Wife and Husband filed for dissolution of their marriage a couple years back. Prior to their final judgment of divorce, the couple reached an agreement for a lump sum spousal support payment. Marital Settlement Agreement called for a payment of approximately $150,000 and the final judgment incorporating the Marital Settlement Agreement was issued by the court.
The final Judgment was entered several months later and indicated that Husband had paid the lump sum spousal support by certified check. The final Judgment stipulated a much larger number as the total lump sum spousal support payment with the following adjustments:
- Reduction for a distribution to the wife of Husband’s half of the proceeds from the sale of their home
- An addition for personal property distribution to the wife
- An addition for the wife’s payment of a personal debt of the husband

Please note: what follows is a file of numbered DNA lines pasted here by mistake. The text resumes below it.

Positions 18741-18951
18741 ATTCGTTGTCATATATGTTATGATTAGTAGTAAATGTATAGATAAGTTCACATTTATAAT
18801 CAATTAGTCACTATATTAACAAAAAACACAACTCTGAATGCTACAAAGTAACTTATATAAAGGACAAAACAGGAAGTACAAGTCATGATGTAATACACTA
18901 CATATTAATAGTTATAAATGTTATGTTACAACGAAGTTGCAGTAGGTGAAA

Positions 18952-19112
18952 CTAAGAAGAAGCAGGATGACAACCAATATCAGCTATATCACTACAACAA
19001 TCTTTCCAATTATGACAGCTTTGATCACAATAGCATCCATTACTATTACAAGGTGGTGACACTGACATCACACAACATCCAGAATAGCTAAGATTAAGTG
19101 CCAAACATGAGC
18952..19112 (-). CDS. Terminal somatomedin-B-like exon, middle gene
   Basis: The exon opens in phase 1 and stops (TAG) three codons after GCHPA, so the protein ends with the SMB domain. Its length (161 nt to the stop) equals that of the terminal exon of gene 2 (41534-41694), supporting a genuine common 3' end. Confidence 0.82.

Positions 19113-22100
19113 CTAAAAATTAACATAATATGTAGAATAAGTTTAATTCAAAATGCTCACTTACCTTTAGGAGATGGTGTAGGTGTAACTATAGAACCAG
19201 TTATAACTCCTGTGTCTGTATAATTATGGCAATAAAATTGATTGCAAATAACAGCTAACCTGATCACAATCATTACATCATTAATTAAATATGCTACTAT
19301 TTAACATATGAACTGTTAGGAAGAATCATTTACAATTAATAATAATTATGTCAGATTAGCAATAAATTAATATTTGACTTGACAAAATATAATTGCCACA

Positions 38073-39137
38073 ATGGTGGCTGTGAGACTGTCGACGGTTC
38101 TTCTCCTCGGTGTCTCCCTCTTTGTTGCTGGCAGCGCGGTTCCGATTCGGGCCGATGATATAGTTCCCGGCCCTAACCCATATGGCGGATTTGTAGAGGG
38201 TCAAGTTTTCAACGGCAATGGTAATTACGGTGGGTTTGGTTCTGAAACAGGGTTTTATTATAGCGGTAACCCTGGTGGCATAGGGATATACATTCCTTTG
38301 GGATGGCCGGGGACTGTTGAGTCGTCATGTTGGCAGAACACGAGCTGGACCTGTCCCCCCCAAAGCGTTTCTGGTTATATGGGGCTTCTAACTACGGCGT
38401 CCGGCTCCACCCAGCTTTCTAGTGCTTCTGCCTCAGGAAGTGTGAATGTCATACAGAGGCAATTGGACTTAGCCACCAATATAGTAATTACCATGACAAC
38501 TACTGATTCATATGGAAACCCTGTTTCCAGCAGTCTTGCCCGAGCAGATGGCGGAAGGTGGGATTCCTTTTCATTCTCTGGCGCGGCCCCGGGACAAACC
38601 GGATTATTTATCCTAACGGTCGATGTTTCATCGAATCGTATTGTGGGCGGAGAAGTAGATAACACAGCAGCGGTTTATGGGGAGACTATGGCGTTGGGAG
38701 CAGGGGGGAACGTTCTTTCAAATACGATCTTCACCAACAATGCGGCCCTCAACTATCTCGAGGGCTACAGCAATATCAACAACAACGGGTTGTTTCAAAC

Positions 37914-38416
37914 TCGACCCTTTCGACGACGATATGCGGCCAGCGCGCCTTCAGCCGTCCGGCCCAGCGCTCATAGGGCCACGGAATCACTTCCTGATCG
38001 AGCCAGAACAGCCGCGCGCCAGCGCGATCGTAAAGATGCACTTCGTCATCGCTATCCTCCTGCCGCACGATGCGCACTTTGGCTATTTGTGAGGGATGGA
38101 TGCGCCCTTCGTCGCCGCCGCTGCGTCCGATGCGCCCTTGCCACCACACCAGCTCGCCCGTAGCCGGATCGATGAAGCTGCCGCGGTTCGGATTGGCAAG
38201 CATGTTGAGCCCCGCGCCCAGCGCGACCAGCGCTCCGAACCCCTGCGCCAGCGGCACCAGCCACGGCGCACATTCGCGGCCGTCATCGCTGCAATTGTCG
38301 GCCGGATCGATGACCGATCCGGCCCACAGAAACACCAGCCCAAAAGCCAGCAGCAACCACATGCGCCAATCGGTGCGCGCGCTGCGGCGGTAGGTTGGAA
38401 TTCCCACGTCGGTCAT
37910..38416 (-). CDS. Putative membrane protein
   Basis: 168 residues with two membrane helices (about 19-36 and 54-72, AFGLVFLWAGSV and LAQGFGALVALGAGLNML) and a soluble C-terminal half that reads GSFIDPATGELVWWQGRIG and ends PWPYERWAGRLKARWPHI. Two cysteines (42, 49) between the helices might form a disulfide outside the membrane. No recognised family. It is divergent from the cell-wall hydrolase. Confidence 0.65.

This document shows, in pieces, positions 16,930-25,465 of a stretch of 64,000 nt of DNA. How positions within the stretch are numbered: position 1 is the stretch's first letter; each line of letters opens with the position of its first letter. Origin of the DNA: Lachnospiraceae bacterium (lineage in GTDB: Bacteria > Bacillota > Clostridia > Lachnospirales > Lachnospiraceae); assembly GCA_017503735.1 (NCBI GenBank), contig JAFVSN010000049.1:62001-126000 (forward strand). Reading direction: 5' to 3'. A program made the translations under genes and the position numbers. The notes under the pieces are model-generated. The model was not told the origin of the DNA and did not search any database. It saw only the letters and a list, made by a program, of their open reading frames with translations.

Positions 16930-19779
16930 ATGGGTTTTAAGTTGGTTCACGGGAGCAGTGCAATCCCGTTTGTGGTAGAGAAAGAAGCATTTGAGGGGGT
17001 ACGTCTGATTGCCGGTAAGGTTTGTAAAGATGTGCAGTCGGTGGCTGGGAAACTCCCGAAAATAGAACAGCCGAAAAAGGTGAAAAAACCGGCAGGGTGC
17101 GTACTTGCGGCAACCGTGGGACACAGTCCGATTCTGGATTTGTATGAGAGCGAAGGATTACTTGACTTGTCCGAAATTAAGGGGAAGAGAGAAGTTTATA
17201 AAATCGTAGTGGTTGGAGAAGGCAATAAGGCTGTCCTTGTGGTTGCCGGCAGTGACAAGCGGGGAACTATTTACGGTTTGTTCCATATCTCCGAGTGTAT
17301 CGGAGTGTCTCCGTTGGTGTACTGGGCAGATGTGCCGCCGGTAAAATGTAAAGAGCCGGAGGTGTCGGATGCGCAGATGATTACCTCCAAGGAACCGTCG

- A reduction for Husband’s payment of joint debt
- A reduction for Husband’s assumption of one of Wife’s debts
- A reduction for a transfer of Husband’s investment account.
The couple filed a joint return for the prior year reflecting deductions for the year in which the lump sum, with adjustments, spousal support payment was made. The IRS initially disallowed the entire amount claimed and ultimately agreed to the lump sum spousal support payment as the only one that was properly deductible; the balance of the payments redistributing the couple’s debt and assets were disallowed by the IRS.
Frequently in dissolution settlement a lump sum spousal support buyout includes a number of features that are nothing more than settlement of personal property (to include cash assets such as industrial accounts and the like) and real property and as such would not be deductible as spousal support. It is also typical that a spousal support buyout be treated as a non taxable event such that the payor does not get the typical spousal support deduction for the amount paid and the receiving spouse does not have to pay tax as it is described as a property division or settlement. In that case the agreement itself dictates that the payment would not be a deductible for the payor nor would it be income for the payee.